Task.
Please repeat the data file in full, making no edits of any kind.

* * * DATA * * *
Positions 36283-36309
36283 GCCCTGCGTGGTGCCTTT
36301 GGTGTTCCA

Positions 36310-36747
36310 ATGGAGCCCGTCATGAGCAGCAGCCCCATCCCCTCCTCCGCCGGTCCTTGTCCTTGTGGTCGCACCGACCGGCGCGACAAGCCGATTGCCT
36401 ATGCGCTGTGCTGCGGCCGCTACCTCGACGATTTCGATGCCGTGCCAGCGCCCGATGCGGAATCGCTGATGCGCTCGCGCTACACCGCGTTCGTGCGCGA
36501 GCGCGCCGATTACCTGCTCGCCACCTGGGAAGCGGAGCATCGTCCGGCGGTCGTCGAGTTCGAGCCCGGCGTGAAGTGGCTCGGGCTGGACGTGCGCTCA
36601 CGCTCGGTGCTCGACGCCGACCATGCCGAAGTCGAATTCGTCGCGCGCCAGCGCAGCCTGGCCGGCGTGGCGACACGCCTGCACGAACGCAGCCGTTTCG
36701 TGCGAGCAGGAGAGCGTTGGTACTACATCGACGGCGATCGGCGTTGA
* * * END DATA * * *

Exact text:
Positions 36283-36309
36283 GCCCTGCGTGGTGCCTTT
36301 GGTGTTCCA

Positions 36310-36747
36310 ATGGAGCCCGTCATGAGCAGCAGCCCCATCCCCTCCTCCGCCGGTCCTTGTCCTTGTGGTCGCACCGACCGGCGCGACAAGCCGATTGCCT
36401 ATGCGCTGTGCTGCGGCCGCTACCTCGACGATTTCGATGCCGTGCCAGCGCCCGATGCGGAATCGCTGATGCGCTCGCGCTACACCGCGTTCGTGCGCGA
36501 GCGCGCCGATTACCTGCTCGCCACCTGGGAAGCGGAGCATCGTCCGGCGGTCGTCGAGTTCGAGCCCGGCGTGAAGTGGCTCGGGCTGGACGTGCGCTCA
36601 CGCTCGGTGCTCGACGCCGACCATGCCGAAGTCGAATTCGTCGCGCGCCAGCGCAGCCTGGCCGGCGTGGCGACACGCCTGCACGAACGCAGCCGTTTCG
36701 TGCGAGCAGGAGAGCGTTGGTACTACATCGACGGCGATCGGCGTTGA